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"Metaphorical or Metaphysical: Miraculous Bodies in Egyptian Literature"

"Metaphorical or Metaphysical: Miraculous Bodies in Egyptian Literature" poster

On January 30, the Mellon Globalization Forum held its inaugural Faculty Research lecture by Dr. Sara Nimis, titled "Metaphorical or Metaphysical? Miraculous Bodies in Egyptian literature." The event brought together faculty members and students from fields such as International and Global Studies, Anthropology, History, French, Spanish, Russian, and Biology.   

Lecture Abstract:
Dr. Nimis discussed adaptations of traditional representation of saintly bodies in hagiography into national allegory in Salwa Bakr’s novella, Maqam ‘Atiya (1986).Dr. Nimis argued that Bakr’s description of the body of the eccentric ‘Atiyya, while adopting themes familiar from the postclassical hagiographic tradition, addressed twentieth century concerns. By contrasting the fecundity of the saint’s body with the fossilized remains of the ancient Egyptian civilization, the narrative challenged masculinist narratives of Egyptian history, both colonial and nationalist. The representation of ‘Atiyya’s body as consuming, growing, excreting and decaying in patterns imbued with meaning for the faithful has continuous with the postclassical tradition.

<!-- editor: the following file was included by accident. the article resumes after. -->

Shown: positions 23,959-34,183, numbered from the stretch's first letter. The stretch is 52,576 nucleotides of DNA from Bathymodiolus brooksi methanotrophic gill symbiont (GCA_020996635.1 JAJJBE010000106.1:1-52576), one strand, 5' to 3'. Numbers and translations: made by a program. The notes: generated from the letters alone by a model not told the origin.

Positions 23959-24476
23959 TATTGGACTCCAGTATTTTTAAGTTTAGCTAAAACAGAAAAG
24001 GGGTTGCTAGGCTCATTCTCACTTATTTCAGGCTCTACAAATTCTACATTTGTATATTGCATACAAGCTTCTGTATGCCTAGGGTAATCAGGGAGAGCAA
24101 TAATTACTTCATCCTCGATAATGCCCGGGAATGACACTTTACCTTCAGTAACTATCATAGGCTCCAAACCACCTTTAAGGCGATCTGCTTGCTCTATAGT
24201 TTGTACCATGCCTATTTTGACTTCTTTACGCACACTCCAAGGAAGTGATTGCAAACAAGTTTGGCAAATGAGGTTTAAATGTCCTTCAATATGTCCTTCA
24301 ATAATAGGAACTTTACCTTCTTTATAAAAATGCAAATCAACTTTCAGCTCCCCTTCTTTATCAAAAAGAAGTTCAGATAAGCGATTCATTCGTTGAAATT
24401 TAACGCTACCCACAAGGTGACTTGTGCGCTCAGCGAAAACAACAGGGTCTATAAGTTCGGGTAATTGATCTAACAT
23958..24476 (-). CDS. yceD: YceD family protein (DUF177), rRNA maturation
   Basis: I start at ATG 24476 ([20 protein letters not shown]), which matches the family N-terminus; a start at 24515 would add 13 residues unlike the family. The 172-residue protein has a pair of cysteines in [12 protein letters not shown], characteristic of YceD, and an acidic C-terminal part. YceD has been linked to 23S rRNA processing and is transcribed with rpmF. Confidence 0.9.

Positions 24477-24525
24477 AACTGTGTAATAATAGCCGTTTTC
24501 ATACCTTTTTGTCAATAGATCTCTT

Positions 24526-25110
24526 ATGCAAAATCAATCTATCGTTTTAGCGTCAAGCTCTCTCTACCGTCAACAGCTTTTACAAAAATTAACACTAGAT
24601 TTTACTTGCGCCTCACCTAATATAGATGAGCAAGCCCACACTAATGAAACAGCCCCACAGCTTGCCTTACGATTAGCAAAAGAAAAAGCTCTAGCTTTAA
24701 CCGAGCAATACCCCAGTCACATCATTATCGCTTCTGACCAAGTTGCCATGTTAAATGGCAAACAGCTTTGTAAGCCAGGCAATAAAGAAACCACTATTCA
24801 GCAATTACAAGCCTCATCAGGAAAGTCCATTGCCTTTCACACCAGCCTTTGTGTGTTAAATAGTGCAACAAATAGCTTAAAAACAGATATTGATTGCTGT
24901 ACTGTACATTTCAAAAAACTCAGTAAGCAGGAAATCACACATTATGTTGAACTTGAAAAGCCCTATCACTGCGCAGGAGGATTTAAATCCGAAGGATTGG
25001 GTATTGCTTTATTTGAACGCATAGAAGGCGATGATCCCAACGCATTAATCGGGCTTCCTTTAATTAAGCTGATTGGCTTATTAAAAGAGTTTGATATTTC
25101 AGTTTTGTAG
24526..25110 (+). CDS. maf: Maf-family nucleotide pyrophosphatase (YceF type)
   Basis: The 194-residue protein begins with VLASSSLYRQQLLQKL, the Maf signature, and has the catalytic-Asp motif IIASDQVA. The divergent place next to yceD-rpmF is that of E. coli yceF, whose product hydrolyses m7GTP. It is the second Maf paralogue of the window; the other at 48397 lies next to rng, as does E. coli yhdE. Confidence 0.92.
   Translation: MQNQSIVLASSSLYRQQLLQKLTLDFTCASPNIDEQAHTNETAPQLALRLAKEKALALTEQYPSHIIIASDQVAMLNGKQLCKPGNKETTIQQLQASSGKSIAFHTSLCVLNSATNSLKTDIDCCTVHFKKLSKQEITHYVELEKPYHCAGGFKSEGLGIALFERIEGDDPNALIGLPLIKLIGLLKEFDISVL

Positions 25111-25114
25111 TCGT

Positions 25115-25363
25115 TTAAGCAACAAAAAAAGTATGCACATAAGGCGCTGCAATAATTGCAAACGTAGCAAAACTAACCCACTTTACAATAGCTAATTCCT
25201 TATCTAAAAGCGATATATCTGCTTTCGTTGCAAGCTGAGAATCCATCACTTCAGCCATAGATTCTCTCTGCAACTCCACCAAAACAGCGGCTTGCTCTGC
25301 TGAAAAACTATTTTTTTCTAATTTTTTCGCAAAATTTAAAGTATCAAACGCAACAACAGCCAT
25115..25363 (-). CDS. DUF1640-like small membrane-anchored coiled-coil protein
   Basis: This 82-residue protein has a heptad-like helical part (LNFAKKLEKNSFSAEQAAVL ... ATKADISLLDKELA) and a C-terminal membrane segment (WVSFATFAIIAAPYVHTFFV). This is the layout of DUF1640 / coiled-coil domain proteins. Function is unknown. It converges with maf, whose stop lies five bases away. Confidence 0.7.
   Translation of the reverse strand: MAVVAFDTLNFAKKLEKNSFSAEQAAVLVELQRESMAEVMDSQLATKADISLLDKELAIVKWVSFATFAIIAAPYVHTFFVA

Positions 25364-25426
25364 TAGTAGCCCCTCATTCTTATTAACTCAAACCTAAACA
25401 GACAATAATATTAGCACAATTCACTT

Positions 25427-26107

Speaker Bio:
Dr. Sara Nimis, who is currently a Mellon Post-doctoral Fellow in International and Global Studies at Sewanee, received a PhD from Georgetown University Department of Arabic and Islamic Studies, where she studied classic genres of Islamic literature, including Qur’an, hadith, law, and sacred biography. Her research and teaching deal with a broad range of contemporary topics, including Sufism (Islamic Mysticism), gender, sexuality and the body in Islam, Islamic environmental activism, the social and political history of Egypt, modernization and secularization in Egypt, Arabic language and literature and postcolonial literature, emphasizing the continued relevance of classical interpretive traditions in informing the framing, reasoning and emotional impact of symbols and arguments, in many areas of cultural production.